Thursday, October 29, 2009

This is The Last Post on Blogger- I've Moved To

Hey friends, it's been a good two years or more here on Blogspot, but it's time to do things my own way- (meaning writing a lot more html code and having trouble figuring out widgets that are not automatic like blogspot widgets). That said, though there are still a few little things to tweak (still trying to get a good blog roll widget going- happy to take suggestions),I am officially no longer blogging here at blogspot.

"Bulletin Board of the Brain can now be found at this NEW LOCATION.

Adjust google readers, blog feeders and widget meters accordingly. Gracious adoration goes to Josue Blanco both for the re-design, and the goad to become

See you on the new page!


Tuesday, October 27, 2009

Can I Just Clarify One Thing Real Quickly Here?

" of the problems with women taking full leadership is that it inevitably involves a collapsing of the distinctions between the sexes."

--Thomas R. Schreiner in his conluding statements about contemporary application of 1 Corinthians 11:2-16, in Recovering Biblical Manhood and Womanhood: A Response to Evangelical Feminism, edited by J. Piper and W. Grudem. Wheaton: Crossway, 1991.

It's probably irresponsible or lazy for me to just throw this quote out here without offering an in-depth response or critique, but as I sit here reading this text, researching "Male-Headship" readings of 1 Corinthians, I just want to go on record to say that as women continue to take on full leadership roles both in church and society, it will highlight the distinctions between the sexes, not collapse them. That's the whole point, from my perspective. I want women in leadership because they will lead as women, not lead as men. Only then can we experience a reframing/healing/redesign of what we have only been offered from male paradigms.

An egalitarian society does not equal an un-gendered society.

That's all I have to say for now, Messieurs Piper and Grudem.

Monday, October 12, 2009

There's A Whole Chapter On Cannibalism And I'm Not Sure Why

The Hungry Soul: Eating and the Perfecting of Our Nature The Hungry Soul: Eating and the Perfecting of Our Nature by Leon R. Kass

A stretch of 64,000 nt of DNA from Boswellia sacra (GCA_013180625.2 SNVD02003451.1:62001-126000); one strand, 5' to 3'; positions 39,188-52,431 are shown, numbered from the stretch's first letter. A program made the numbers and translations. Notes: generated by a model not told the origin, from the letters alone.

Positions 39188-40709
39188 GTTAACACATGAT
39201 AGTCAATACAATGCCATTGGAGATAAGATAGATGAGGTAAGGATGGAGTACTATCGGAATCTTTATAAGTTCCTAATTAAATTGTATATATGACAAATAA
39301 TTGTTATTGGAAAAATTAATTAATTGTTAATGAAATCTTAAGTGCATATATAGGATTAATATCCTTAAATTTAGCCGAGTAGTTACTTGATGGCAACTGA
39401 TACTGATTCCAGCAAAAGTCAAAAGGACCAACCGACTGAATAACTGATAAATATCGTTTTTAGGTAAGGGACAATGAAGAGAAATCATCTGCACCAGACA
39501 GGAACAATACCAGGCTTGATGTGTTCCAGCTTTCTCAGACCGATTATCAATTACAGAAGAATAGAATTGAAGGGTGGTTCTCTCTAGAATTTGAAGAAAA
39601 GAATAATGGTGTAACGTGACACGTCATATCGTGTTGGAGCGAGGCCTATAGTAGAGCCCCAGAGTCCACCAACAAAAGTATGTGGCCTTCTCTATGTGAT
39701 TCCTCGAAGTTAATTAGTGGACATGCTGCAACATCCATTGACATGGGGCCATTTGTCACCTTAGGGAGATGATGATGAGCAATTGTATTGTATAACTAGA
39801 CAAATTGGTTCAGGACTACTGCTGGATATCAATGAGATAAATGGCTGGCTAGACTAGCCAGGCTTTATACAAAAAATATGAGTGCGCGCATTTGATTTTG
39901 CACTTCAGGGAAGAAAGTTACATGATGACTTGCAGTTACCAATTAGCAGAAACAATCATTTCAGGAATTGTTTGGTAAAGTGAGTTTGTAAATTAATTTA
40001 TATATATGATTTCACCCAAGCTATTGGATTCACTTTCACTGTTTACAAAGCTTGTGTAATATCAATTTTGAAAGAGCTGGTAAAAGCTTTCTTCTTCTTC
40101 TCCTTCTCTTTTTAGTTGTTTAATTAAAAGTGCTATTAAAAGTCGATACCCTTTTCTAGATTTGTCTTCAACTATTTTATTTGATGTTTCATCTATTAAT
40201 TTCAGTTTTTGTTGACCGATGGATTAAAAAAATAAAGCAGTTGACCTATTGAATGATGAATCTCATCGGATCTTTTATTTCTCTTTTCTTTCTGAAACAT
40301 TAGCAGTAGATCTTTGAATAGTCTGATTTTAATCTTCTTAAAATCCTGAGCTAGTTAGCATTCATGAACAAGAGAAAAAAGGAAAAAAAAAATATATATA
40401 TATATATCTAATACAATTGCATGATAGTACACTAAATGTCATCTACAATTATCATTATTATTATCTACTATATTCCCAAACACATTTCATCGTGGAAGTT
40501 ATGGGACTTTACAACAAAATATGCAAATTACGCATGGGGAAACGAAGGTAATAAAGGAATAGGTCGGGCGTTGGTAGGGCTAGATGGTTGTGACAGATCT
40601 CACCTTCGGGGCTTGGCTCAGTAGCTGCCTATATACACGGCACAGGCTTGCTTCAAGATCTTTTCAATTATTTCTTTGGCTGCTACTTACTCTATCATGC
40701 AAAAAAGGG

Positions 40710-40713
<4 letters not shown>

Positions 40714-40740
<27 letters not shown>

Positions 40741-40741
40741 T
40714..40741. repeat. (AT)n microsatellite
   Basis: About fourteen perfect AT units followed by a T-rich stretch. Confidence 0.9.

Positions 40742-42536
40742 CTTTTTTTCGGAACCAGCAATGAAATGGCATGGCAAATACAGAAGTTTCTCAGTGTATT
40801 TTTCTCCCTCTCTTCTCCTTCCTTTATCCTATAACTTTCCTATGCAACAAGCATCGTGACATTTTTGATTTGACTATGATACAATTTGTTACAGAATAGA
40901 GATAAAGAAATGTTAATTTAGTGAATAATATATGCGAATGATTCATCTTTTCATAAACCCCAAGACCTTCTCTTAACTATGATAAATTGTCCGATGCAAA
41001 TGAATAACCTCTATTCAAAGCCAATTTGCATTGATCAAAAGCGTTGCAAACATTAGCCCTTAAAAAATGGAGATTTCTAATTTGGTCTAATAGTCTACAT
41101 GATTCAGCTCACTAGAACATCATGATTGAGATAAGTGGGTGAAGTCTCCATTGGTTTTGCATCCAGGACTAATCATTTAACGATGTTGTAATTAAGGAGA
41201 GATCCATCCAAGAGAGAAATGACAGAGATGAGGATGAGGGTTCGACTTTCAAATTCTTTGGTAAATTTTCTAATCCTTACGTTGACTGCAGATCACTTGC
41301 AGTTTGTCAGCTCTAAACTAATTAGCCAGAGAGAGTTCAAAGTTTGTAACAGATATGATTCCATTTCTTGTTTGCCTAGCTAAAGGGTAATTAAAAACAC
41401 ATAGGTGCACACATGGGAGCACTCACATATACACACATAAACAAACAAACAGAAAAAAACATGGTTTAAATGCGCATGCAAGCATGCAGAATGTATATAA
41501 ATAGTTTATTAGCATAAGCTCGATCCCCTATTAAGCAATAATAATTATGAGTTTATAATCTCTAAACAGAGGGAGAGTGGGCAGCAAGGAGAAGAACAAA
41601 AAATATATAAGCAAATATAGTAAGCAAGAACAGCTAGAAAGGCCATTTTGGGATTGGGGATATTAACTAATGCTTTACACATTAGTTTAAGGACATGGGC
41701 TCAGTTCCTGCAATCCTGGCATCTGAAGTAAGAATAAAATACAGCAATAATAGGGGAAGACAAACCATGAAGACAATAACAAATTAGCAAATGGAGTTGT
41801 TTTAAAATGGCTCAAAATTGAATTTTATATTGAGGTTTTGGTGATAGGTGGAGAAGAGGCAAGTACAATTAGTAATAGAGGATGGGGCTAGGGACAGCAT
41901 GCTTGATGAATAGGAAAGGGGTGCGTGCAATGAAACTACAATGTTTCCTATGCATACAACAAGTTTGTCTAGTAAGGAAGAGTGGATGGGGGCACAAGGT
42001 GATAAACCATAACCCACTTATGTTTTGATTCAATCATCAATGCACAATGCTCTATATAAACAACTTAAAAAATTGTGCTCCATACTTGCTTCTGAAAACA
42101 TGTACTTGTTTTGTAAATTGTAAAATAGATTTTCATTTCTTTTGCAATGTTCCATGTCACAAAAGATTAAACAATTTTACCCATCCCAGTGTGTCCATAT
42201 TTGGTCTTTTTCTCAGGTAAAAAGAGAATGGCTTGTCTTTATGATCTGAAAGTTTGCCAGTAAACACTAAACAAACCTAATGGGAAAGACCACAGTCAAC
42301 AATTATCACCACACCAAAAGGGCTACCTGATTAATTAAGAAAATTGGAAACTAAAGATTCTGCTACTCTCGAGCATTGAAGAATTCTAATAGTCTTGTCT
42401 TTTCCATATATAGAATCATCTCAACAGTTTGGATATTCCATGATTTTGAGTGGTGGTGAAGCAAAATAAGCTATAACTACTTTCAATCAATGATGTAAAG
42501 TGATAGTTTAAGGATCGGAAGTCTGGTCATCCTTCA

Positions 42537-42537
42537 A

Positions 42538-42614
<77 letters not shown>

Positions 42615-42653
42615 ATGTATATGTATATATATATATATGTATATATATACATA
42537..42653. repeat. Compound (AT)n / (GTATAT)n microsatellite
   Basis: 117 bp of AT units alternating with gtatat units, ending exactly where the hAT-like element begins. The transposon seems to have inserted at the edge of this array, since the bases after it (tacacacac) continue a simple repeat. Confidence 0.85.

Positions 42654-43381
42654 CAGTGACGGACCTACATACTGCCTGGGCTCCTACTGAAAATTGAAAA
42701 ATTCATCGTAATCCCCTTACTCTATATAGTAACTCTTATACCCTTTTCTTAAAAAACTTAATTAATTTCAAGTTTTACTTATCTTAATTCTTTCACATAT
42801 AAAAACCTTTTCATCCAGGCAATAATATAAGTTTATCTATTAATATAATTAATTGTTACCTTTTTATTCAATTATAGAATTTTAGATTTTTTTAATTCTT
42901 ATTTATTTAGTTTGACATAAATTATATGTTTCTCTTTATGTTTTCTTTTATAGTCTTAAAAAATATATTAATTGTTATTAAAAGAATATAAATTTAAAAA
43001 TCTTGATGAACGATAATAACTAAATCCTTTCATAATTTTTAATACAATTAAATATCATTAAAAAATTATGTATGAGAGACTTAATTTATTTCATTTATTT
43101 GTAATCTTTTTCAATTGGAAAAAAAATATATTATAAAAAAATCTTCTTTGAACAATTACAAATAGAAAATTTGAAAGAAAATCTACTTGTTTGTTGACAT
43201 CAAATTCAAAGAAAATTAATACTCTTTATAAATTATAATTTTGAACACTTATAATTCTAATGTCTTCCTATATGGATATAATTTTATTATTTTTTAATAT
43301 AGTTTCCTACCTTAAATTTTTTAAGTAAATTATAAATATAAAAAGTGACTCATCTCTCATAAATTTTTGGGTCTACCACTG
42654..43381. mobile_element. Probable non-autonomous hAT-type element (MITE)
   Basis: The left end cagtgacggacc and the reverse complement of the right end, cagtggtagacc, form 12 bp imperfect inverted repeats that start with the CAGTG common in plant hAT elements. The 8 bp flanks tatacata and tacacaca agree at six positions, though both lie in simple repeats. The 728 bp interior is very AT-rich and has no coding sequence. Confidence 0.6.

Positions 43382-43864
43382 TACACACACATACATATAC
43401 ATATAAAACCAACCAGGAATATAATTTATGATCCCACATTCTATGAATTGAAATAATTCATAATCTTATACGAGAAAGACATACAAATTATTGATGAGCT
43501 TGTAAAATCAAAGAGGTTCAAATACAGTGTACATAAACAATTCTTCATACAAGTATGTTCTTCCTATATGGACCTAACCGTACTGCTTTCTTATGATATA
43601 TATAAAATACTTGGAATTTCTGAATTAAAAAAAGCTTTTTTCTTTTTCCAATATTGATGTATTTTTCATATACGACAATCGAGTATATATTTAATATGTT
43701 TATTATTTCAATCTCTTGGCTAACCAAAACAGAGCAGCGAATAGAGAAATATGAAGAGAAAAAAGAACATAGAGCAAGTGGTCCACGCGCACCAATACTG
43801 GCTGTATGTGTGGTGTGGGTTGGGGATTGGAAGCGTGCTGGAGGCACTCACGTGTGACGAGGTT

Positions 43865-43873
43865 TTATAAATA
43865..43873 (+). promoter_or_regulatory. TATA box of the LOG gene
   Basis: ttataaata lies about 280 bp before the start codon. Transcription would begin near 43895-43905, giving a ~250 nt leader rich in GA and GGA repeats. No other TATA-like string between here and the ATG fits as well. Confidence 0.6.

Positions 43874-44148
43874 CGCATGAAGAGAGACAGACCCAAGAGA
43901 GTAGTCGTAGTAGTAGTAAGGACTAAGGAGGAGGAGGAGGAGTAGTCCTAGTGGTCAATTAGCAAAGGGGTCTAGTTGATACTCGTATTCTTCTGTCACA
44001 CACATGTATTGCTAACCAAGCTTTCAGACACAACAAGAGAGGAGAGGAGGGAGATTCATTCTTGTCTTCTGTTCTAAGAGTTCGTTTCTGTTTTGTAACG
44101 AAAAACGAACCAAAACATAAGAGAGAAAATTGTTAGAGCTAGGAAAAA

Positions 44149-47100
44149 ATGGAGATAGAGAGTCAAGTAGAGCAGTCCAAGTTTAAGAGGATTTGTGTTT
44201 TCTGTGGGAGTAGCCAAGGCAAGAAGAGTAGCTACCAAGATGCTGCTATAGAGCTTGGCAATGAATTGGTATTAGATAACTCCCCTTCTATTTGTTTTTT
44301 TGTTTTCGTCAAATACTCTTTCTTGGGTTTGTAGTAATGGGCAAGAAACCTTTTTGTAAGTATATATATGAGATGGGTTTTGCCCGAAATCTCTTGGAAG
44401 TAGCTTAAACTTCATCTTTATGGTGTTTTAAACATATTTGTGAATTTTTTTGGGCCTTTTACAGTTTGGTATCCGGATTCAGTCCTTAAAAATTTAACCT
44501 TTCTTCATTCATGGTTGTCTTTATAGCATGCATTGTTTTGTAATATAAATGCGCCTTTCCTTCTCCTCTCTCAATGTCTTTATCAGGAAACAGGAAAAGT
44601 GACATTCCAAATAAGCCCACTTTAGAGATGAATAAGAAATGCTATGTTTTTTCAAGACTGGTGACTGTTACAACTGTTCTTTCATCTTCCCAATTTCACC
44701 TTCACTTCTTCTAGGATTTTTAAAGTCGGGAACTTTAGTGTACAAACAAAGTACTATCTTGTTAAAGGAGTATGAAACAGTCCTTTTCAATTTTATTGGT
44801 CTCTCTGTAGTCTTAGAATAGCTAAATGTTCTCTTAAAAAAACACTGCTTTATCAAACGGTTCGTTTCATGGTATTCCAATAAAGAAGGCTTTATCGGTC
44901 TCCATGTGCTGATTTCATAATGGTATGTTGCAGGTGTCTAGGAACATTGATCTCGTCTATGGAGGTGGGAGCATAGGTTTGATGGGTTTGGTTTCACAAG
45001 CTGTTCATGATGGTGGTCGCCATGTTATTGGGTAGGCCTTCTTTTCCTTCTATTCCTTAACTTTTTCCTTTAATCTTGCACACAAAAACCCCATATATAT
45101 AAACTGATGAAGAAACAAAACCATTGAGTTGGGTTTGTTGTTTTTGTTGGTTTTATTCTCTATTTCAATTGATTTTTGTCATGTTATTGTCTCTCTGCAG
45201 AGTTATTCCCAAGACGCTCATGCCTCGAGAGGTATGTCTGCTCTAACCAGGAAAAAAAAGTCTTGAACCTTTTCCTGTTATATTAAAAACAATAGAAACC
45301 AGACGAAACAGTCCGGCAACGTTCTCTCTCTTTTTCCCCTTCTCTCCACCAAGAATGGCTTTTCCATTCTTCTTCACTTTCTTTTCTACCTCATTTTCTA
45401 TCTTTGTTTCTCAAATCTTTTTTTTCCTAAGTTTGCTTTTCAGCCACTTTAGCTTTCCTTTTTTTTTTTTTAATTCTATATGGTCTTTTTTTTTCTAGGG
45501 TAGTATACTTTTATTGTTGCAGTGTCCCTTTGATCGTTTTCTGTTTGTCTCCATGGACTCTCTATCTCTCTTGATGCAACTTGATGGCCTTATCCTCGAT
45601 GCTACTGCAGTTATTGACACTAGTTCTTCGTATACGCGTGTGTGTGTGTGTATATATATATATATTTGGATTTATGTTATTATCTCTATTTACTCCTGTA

My rating: 2 of 5 stars

Kass's philosophical exploration of the human need and habits around food, seems to depend largely on Western, modernist notions of self-perfection through progress. Kass appears to equate human civilization with virtue, (references to animals always being pejorative) and rarely accounts for the psychological constraints of culture and society that produced much of the manners/customs he seems to praise as progress. The book has intriguing arguments, but only in the context of a larger conversation about food and human/cultural identity. It's often hard to tell if Kass is asserting what he believes or merely reporting trends. As such, I found myself pushing against much of his claims, while not knowing if he was actually claiming the idea I was pushing against.

Perhaps this book is simply exploring questions that don't interest me. A very odd read. Or maybe I really just don't like/get reading philosophy.

View all my reviews >>

Friday, October 9, 2009

The Criterion Caitlin

I don't follow many non-friend Twitters. However, one of my non-friend Twitterers just twittered about my friend and basically blew my mind apart with awesomeness.

I follow The Criterion Collection and get updates on their film releases, etc. Like most non-uber-avant-garde-film-buff people, the only Criterion Collection films I own are by Wes Anderson, but I like getting regular updates about Belgian films from the 70's that I've never heard of. It's my version of CNN.